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"Because of what Julio [Correa] and Nicolás [Bergonzoli] did, it became en vogue," Perez says. "[And] I am sure that many people who collaborated with the United States did so because they knew that Carlos Castaño was backing them up."
Castaño and Perez became fast friends and confidants. "I got to know a man of integrity," Castaño explains, "a man who wanted to fight against drug trafficking, getting these countries [the U.S. and Colombia] back to normal. [His] interest went much further than simply the law. [He wanted] to contribute, to end these problems and avoid violence. Since then, we've had almost permanent relations via the Internet, and telephone."
Perez agrees. "I believe what we're doing is global," he says with pride. "In other words, you need to bring the war back here [to the United States], and when you do that you're more effective."
Perez claims he now works pro bono for the paramilitary leader. "I haven't earned a dime from him," he says.
The pipeline pumped cooperating drug traffickers through to U.S. jails for several years. But the honeymoon didn't last. DEA agents involved in some of the deals came under scrutiny when they expanded the program without authorization. Piza was murdered in 1999. Correa was assassinated during a trip to Colombia in 2001. Bergonzoli slipped into obscurity but quietly continued to provide information for the government from his prison cell. And in 2001 the U.S. State Department put Castaño's organization, the AUC, on its list of terrorists, which was followed by the indictment against Castaño and two others.
The only one who walked away unscathed was Perez.
Despite his connections to Castaño, Perez says he's still a progressive at heart. He is a self-described liberal Democrat. He's anti-Castro but also anti-embargo. He's an advocate of dialogue with the Cuban leadership -- a position he's been known to take in the company of even the most hard-line Cuban exiles. He battled his Cuban-born wife, Sonia, over the Elian Gonzalez case, arguing that the boy should be sent back to his homeland. In the meantime, he's solidified his position in the party. Perez has a photograph of himself with Bill Clinton on his desk in his office; he regularly receives solicitations for money from other high-powered members of the party and local judges facing elections. During Bob Graham's presidential bid, he received a flurry of phone messages from the senator, whom Perez calls a good friend. And Alex Penelas recently enlisted Perez to raise money for his U.S. Senate campaign.
Perez is not ashamed to admit that the political muscle he has at home has come from the wealth he's garnered abroad. Since the Piza, Correa, and Bergonzoli deals, Perez's business has been booming even though the feds aren't willing to give today's narcos the same sweet deals as the earlier crop of informants. Perez bought a used six-seat twin-engine Cessna 340 last year in order to easily visit his clients in Sebring, Tampa, and Orlando, and has hired a private investigator and several more attorneys.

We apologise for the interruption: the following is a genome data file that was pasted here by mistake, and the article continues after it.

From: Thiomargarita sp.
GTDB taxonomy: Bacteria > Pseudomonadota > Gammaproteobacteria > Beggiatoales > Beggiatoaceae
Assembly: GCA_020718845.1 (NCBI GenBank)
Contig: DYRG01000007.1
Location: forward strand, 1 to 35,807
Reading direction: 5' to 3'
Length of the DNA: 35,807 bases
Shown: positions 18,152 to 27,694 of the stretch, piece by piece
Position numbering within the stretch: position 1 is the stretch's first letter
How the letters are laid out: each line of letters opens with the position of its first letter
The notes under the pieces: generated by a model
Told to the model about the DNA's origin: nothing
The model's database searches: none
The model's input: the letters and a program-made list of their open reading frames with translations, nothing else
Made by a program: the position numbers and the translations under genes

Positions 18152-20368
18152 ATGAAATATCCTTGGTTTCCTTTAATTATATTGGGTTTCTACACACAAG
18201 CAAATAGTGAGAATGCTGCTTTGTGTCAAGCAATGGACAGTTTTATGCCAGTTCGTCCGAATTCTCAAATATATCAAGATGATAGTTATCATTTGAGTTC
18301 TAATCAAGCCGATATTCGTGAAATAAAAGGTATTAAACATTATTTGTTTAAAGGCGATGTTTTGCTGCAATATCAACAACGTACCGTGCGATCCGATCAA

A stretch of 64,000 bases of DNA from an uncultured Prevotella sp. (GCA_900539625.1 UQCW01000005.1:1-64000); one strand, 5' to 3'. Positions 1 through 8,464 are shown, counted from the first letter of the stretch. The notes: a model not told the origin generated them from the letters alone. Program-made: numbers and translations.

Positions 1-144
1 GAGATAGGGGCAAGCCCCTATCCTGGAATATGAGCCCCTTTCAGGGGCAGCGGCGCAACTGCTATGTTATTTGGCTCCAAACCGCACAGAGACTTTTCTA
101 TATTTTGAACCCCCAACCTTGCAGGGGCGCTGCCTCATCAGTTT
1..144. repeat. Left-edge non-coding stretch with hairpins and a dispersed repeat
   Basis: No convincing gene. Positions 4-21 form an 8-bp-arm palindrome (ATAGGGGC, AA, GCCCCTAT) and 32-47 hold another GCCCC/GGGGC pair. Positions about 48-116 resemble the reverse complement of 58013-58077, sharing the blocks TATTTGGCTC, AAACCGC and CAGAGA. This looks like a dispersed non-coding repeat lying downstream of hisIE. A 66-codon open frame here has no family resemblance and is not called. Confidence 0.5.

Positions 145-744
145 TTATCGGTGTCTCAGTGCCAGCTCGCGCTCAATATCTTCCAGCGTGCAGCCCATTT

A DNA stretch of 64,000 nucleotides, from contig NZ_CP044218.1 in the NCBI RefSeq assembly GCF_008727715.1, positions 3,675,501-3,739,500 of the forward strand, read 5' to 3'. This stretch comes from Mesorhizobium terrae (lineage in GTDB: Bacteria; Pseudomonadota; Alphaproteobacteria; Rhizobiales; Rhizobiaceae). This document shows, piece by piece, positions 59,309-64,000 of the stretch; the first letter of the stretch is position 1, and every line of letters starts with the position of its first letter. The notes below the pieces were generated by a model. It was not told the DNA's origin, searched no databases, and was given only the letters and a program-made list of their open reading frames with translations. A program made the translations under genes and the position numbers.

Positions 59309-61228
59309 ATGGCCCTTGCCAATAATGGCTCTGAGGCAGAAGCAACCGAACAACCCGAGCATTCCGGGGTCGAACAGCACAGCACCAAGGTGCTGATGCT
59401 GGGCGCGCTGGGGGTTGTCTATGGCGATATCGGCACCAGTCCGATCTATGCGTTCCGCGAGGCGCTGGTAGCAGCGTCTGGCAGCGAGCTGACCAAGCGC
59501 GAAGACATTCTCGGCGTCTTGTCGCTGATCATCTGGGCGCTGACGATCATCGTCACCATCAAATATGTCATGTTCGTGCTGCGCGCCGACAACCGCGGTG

His income and lifestyle do come under scrutiny. Perez was subpoenaed in 1998 for receiving an illicit payment from an associate of the infamous "cocaine cowboy," Willie Falcon. The subpoena was dropped, though, and Perez denies he had any relationship with Falcon. To avoid problems these days, Perez occasionally discusses unusual methods of payment with the U.S. Attorney's Office. For Perez, the government has greenlighted everything from a condo to an entire apartment building, both in Miami Beach. "The reality is that these guys aren't IBM executives," Perez says of his clients.
Perez spends weekends and holidays in county and federal jails talking to his clients. "You need to have an understanding for the client," he explains. "[And] the clients, deep inside, need to feel that you're making an effort." He sends his clients books and dines with relatives eager for reassurance about their confined loved ones. Perez's trustworthy image helps persuade these clients that they should betray their colleagues, their friends, and sometimes their own relatives.
Government statistics show that 95 percent of federal cases are resolved in the prosecution's favor, usually through a plea. "We spend a lot of time talking and teaching people about trials when the vast majority of these cases don't go to trial," Perez says. "The idea that people have of lawyers is what you see on TV. But the reality of our work is something else."
This work was on display recently in Orlando, where Perez talked with one of his clients in the Seminole County jail. The accused is a short, chubby Mexican in his thirties with dark skin and a thin mustache who authorities say had more than 100 kilos of marijuana in his living room. After going through jail security, Perez and the client meet in a small visiting room with telephones on both sides of a thick glass wall. Dressed in a red smock and plastic flip-flops, the Mexican leans against the wall, answering Perez's questions about his criminal record. The Mexican listens intently and squirms as Perez presses him on his past. He stares at the floor, then looks at Perez, then back at the floor again. Perez asks for names of his associates and their locations. The Mexican balks at this request but assures Perez that he can do a lot for los federales once he's back on the streets and has a car and some money. Perez tells him that it doesn't work that way, that choices are limited. The Mexican reassures Perez that he's going to cooperate, that he can't stay in jail, that he wasn't made for jail.